Getting Started with Adapter Development

This guide will walk you through creating your first adapter for the Adaptive Web using awcli.


To follow this guide, you need node.js and npm installed. You should also have installed the Adaptive Web browser extension for Chrome or Firefox.

Adapters are built with TypeScript or JavaScript. For guides about writing in these languages, see the following resources:

Installing awcli

awcli is the official command line tooling for the Adaptive Web. While it is possible to create adapters without awcli, it provides tools to get up and running right away. It also features integration with the Adaptive Web for Web Extensions, which allows you to debug your adapters in real-time through Chrome or Firefox.

Install the tools with npm:

npm install -g awcli

Creating an adapter workspace

Once the tools have been installed, you can create an adapter workspace:

mkdir MyAdapter
cd MyAdapter
awcli init

Running awcli init will run you through the required setup. Here you will define a name, description, version, and type of install you would like. Adapters can be written in TypeScript or JavaScript. Select your preference and complete the rest of the initiation (if your unsure of what value to put for certain fields, you can leave them as the default for now).

Once you have entered the information, the tools will install the necessary dependencies.

Writing your adapter

In your workspace, you should now see an index.ts or index.js (depending on wether you selected a TypeScript or JavaScript install). Open this file in an IDE of your choice.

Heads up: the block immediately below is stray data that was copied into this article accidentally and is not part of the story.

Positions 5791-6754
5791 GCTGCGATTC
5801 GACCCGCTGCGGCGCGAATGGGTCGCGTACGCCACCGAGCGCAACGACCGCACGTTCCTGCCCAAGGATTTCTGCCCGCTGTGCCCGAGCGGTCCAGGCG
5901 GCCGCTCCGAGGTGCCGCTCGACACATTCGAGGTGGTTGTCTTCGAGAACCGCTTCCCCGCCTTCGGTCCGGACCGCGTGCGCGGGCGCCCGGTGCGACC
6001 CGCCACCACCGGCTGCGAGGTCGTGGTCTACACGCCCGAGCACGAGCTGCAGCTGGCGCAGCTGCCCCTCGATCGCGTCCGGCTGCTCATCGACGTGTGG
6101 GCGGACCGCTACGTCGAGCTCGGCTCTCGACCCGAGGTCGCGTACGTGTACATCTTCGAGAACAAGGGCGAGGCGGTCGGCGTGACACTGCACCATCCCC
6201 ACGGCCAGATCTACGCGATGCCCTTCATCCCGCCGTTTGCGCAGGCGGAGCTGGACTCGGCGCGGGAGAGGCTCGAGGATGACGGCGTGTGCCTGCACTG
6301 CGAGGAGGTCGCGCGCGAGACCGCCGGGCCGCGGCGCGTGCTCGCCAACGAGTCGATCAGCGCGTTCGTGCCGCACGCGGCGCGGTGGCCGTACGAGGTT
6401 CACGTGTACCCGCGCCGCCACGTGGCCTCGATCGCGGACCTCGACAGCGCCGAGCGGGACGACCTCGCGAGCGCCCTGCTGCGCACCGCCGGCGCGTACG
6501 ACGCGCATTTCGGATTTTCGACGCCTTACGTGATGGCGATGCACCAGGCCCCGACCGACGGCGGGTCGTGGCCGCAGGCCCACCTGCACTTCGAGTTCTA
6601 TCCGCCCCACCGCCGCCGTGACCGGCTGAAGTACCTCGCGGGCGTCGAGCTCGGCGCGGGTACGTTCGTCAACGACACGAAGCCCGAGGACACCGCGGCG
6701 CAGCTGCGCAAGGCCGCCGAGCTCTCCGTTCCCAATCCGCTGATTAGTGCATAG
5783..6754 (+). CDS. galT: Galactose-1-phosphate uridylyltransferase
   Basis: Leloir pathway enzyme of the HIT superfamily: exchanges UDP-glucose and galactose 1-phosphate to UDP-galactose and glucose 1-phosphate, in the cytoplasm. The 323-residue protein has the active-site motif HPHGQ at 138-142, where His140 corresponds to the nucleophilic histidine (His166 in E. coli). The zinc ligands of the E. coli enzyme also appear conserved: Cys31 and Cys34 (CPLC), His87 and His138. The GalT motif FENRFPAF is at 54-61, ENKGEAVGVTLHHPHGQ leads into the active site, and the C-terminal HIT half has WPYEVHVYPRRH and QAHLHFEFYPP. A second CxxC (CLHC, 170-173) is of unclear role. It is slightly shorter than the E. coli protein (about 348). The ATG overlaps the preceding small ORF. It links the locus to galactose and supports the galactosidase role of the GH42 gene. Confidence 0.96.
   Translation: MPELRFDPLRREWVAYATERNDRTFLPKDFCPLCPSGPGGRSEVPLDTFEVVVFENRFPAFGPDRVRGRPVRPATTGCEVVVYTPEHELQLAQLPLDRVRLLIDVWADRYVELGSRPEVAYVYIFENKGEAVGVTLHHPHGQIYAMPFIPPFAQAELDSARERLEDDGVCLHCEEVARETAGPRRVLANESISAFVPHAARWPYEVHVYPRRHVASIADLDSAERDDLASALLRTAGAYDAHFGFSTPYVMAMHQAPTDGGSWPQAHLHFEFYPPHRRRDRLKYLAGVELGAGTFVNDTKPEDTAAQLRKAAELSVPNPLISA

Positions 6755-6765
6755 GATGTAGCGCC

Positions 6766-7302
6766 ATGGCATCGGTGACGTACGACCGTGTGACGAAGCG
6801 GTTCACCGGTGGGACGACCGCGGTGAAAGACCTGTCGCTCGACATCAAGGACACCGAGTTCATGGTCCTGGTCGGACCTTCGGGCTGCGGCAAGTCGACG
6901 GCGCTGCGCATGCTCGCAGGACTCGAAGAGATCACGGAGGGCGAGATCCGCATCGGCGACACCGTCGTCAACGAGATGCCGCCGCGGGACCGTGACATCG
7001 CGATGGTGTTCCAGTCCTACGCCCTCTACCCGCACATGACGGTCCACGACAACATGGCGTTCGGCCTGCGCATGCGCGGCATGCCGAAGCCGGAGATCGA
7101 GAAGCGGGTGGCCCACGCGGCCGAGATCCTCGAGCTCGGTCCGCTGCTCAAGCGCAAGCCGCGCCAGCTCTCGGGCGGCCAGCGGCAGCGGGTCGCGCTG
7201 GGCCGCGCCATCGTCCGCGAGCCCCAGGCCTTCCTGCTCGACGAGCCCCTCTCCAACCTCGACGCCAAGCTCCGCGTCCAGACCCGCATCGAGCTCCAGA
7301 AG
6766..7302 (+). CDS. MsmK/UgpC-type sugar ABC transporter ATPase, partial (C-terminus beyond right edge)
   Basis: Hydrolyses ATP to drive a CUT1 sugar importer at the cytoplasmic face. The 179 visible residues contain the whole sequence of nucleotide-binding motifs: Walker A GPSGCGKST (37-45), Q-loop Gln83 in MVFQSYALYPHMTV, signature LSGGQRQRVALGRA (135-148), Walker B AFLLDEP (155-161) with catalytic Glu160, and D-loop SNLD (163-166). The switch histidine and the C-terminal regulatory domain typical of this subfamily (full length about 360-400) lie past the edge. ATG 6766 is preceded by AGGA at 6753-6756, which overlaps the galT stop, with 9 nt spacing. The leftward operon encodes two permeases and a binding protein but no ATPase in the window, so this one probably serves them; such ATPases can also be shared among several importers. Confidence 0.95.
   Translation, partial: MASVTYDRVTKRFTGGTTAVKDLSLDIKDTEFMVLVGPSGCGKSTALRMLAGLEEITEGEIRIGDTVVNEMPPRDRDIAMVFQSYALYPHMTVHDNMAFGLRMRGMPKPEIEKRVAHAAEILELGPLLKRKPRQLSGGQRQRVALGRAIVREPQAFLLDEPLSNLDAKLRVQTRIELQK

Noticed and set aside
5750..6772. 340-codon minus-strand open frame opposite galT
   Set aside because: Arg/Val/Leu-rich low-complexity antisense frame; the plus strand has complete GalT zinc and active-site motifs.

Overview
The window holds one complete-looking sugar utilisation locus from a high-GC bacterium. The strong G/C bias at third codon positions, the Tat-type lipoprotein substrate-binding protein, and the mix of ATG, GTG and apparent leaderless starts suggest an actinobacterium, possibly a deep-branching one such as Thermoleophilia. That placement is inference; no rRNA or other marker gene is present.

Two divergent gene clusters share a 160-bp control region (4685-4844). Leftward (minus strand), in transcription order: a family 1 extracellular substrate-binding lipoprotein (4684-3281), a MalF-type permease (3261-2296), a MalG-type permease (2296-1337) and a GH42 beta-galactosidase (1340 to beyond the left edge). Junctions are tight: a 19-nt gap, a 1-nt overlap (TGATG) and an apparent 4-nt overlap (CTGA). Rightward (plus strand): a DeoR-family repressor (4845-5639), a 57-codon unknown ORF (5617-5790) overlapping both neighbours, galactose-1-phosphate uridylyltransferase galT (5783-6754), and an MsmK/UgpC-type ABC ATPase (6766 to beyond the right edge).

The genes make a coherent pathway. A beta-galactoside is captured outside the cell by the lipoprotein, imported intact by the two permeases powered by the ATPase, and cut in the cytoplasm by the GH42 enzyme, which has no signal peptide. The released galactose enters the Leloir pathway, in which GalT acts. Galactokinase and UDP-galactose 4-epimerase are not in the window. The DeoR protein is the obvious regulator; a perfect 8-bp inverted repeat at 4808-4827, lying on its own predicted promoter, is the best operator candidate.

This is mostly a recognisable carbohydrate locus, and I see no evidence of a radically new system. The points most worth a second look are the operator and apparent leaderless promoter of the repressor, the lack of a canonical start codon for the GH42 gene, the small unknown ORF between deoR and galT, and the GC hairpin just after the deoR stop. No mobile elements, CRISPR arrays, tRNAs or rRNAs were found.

The generated script should look something like this:

import { AdapterContext } from 'adaptiveweb';
declare const aw: AdapterContext;
/* ... */
console.log('Hello, Adaptive Web!');
/* ... */
console.log('Hello, Adaptive Web!');

You can start writing your adapter code here. Adapters are injected directly into target web pages, so you should write your adapters assuming you have access to the window (for example you call methods such as document.findElementsByTagName).

Running your adapter

awcli features a watcher which lets you watches for changes to your adapter and rebuilds it as you make changes. It can then be tested on Chrome or Firefox using the developer mode built into the platform.

First, ensure you have developer mode enabled by visiting the configuration site (by visiting the link, or by clicking the Adaptive Web icon in the toolbar of your browser), navigate to settings, and enable developer mode:

Automatic reload is enabled by default. This will reload the page when a change is detected in your adapter. You can disable this if you wish.

Then, return to your workspace, and run

awcli watch

to start watching for changes.

Using the adapter context

Adapters have access to the adapter context, an object which exposes methods that are implemented by browser-specific wrappers.

By using the adapter context, you can access:

Building a production-ready version of your adapter

To build a production-ready version of your adapter, you can run

awcli build

This will output your compiled and optimised adapter to a JSON file under your workspace directory at dist/[YOUR_ADAPTER_ID].json.

Publishing your adapter

Once you have finished development, you can publish your adapter with

awcli publish

This will redirect you to login with GitHub if this is your first time publishing. Once you have logged in, awcli will create a draft pull request (PR) for you.

Provide a description for your adapter, and any additional information you want to add. When you are ready, submit the PR and await our final decision.

We code review every adapter to ensure security and quality, so please keep in mind that this process can take some time.